By contrast, there is a substantial difference between shy voters and other “likely voters” on attitudes other than shyness. Shy voters are less likely than other “likely voters” to agree that it is important for everyone’s opinion to be counted in surveys, that surveys show they are proud of who they are, that it is their civic responsibility, and informing government about what their community needs. Unfortunately, these are among the most common appeals for survey participation.
Additionally, our shy voters are more likely to agree with measures suggesting powerlessness, political distrust, and alienation. They are significantly more likely than other “likely voters” to agree that government surveys are an invasion of privacy, that it does not matter if they respond to government surveys, and refusing to participate in government surveys is a way to show that they do not like what the government is doing. They are also less likely to agree that government agencies’ promises of confidentiality can be trusted.
The underestimation of the Trump vote in pre-election polls has led to concerns about the accuracy and reliability of surveys. A nonresponse problem with voters who preferred Trump has been cited as a plausible explanation. If psychosocial predispositions were the source of a self-selection bias in these samples, then it might not be corrected by traditional demographic and party identification weighting.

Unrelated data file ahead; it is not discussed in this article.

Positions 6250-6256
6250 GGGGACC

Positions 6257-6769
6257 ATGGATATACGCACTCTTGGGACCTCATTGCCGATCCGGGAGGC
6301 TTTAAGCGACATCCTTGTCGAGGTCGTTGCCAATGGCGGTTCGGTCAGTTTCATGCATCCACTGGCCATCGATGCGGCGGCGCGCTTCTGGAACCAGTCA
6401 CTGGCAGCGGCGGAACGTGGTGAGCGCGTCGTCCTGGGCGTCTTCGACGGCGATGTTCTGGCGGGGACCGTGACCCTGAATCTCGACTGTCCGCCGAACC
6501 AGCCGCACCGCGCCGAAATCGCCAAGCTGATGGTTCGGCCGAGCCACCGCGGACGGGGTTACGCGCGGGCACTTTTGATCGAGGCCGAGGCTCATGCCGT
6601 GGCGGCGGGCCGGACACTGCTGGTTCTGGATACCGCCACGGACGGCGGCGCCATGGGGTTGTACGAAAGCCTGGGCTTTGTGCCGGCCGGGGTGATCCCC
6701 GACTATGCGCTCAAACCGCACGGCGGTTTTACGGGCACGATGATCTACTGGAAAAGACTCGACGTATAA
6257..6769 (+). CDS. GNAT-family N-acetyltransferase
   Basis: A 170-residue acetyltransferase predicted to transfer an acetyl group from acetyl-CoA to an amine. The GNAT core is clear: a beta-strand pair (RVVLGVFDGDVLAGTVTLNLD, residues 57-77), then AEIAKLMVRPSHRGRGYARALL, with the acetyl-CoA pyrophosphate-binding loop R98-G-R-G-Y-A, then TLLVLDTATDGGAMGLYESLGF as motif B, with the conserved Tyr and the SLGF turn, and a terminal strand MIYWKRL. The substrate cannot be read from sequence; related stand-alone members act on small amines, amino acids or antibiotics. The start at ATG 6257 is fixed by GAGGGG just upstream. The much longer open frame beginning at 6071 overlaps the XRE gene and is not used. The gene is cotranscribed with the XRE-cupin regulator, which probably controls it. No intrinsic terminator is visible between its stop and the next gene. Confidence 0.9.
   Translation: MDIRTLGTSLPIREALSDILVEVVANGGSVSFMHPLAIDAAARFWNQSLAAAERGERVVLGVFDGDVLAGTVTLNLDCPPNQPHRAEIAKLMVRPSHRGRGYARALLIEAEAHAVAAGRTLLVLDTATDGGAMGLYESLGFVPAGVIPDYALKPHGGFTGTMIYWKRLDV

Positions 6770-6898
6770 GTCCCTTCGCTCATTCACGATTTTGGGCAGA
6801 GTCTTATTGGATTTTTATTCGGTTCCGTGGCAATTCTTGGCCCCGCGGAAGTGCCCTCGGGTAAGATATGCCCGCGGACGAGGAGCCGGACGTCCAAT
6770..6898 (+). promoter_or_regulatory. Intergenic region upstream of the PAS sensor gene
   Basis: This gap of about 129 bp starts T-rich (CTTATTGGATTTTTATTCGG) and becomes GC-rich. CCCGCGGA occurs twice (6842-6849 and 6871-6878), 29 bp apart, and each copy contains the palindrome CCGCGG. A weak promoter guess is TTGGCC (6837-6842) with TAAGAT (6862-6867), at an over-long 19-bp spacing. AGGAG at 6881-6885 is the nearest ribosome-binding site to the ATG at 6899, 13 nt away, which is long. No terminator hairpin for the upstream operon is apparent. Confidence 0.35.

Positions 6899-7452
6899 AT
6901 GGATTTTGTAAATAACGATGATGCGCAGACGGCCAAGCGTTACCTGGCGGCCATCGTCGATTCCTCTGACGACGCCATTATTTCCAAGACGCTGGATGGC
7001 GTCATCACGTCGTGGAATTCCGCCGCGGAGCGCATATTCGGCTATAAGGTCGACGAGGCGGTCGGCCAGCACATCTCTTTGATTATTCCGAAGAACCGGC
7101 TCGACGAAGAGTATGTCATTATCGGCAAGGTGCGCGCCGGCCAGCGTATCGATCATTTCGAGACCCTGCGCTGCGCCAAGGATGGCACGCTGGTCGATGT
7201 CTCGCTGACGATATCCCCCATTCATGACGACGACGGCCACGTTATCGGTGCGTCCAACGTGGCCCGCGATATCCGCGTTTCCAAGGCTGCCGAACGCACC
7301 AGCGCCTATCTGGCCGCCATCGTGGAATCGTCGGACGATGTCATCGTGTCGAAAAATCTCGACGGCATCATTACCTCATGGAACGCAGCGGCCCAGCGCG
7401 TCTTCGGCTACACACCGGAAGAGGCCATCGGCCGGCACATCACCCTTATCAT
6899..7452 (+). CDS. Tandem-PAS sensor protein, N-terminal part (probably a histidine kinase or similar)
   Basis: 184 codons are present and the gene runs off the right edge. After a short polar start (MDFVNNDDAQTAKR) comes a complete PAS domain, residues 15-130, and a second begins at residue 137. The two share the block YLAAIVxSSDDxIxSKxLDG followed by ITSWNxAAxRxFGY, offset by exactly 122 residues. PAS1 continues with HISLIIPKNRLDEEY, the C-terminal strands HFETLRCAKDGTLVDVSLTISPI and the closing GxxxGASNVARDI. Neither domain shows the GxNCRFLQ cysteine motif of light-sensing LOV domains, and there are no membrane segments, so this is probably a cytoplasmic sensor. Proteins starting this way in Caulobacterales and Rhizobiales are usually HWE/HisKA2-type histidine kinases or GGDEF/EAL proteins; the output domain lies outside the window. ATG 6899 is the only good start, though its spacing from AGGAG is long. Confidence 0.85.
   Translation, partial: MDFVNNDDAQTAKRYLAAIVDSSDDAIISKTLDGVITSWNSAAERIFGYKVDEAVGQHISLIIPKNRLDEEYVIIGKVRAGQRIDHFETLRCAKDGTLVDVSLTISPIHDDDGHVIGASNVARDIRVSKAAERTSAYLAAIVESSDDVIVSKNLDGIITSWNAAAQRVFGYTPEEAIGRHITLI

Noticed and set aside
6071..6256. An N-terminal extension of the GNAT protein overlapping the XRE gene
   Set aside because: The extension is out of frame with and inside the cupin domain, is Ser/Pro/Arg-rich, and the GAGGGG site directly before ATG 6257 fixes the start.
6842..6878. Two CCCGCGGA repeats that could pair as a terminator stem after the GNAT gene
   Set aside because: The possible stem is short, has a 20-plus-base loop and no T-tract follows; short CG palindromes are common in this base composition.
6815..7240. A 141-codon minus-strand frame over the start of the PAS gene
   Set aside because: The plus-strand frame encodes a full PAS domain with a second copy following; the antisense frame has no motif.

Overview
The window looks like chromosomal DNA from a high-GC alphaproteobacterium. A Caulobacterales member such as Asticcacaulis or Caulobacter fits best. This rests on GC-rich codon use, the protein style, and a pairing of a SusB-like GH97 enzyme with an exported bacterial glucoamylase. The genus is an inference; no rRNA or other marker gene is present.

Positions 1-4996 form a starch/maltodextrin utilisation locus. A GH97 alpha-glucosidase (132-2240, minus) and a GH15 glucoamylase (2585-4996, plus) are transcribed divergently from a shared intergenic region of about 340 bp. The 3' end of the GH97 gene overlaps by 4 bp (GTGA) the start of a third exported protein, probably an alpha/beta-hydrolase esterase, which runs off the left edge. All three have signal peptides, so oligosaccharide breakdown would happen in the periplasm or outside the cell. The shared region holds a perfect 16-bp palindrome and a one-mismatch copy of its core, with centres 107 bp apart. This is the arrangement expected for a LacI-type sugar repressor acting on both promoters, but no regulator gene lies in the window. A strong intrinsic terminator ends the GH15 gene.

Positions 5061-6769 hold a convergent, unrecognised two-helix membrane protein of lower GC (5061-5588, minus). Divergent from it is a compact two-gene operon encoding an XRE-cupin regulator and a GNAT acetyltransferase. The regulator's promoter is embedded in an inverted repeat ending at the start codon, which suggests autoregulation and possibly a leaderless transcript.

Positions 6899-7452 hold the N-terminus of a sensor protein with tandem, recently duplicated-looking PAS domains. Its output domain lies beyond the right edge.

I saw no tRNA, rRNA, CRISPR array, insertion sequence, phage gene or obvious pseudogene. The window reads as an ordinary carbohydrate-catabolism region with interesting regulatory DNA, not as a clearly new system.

This analysis was conducted first to explore whether there are “shy respondents” who prefer to stay out of sight, who have a lower propensity to participate in surveys but are still likely to vote. The study used a paid nonprobability panel as a more likely method to be able to recruit “shy respondents” to explore this hypothesis. This proof-of-concept study was designed to explore whether there was sufficient evidence from a fit-for-purpose convenience sample to justify the resources for more rigorous but expensive studies.
More than a third of respondents in this survey agree that they prefer to stay out of sight and not be counted in surveys. This shyness measure was related to a lower stated propensity to participate in surveys, including surveys on voting and elections. Nonetheless, a majority of these “shy respondents” say that they always or almost always vote in presidential elections. Overall, we find that about one in ten “likely voters” in this sample are “shy respondents” who are not likely to participate in surveys—the true shy voter. Consequently, the size of the population segment who avoid surveys, but regularly vote, is large enough to impact estimates from pre-election polls, satisfying our first condition. The differences in demographics between shy voters and other “likely voters” is generally slight, so demographic weighting is unlikely to correct this underrepresentation, satisfying our second condition.